Re: Facebook question re: exclusion of the child-free

    In response to "Facebook question re: exclusion of the child-free":
    Hi LL regulars,  A friend who is also my "FB friend" complained about me recently. ... Does she have a point? (If so, how might I phrase certain questions so as to avoid excluding her?) Posted by nebmatx
    ... Edited for truth.
     
  21. You have chosen to ignore posts from nebmatx. Show nebmatx's posts

    Re: Facebook question re: exclusion of the child-free

    "Blog Editor," how are you helping? 

    Just need to randomly dump on someone, huh? 

    Have a nice day. 
     
  22. You have chosen to ignore posts from diamondgirl. Show diamondgirl's posts

    Re: Facebook question re: exclusion of the child-free

    Having been a child, and having 23 nieces and nephews and three great nieces, as well as having helped raise a few cousins, I don't think I am a total f ing idiot when it comes to little kids.

    That said, I find talking about people's children unbearably boring, so they can feel free to exclude me.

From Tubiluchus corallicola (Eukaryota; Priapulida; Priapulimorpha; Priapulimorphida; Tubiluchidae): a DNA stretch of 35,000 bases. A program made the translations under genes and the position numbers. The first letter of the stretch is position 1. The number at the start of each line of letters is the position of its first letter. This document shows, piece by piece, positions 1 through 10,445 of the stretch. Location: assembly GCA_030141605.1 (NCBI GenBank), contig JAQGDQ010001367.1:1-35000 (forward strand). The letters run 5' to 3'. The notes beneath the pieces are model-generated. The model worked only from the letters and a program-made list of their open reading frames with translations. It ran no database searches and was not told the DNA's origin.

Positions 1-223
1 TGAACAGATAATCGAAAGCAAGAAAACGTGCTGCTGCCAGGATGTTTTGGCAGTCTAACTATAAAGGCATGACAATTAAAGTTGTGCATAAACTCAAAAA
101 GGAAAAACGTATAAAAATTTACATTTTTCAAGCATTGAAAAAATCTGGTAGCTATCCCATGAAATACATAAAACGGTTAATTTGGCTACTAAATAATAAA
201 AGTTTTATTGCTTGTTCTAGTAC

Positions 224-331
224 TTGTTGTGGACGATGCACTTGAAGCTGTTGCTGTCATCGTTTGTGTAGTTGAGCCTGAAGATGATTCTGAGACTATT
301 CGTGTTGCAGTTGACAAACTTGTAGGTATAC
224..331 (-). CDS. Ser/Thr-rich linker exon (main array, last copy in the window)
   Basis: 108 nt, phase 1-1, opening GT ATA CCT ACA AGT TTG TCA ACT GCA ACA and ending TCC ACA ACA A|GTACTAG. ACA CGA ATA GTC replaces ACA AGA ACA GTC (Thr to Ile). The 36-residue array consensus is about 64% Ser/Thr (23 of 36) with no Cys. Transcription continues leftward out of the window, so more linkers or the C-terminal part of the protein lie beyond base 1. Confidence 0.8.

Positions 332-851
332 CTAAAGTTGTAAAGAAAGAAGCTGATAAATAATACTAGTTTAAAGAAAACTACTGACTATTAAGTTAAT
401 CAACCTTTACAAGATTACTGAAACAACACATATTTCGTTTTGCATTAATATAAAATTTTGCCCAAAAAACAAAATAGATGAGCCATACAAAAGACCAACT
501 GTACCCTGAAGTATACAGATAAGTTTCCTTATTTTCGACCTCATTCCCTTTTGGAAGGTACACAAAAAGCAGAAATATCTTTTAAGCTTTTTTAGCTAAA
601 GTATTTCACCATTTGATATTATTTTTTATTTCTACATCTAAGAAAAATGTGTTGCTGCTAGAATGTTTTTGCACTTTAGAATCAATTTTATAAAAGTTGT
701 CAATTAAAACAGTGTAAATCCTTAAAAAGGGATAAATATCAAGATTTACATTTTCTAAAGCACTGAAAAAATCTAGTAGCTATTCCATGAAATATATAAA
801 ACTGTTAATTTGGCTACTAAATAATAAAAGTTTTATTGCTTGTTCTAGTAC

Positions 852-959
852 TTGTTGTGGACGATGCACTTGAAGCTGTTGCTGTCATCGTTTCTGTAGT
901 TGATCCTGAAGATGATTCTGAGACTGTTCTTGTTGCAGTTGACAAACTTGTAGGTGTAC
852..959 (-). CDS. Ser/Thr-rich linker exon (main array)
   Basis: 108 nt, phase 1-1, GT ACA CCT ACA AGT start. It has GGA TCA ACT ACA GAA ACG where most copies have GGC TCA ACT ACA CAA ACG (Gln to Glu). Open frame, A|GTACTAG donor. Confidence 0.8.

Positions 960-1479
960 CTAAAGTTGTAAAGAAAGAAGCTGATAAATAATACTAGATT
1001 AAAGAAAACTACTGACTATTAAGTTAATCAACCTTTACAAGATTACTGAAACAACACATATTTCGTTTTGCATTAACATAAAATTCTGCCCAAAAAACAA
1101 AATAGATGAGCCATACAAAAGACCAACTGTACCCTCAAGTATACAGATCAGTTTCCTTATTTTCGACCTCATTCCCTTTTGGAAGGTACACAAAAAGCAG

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  24. You have chosen to ignore posts from wizen. Show wizen's posts

    Re: Facebook question re: exclusion of the child-free

    I don't think the request is necessarily meant to exclude, but it's easy for someone who's childless, especially if it's not by choice, to feel excluded. 

    Parents just naturally reach out to one another for advice, but I don't think it's generally meant to exclude folks who have other types of experience with kids.  Lots of pediatricians are childless, but it doesn't mean their advice is worth less.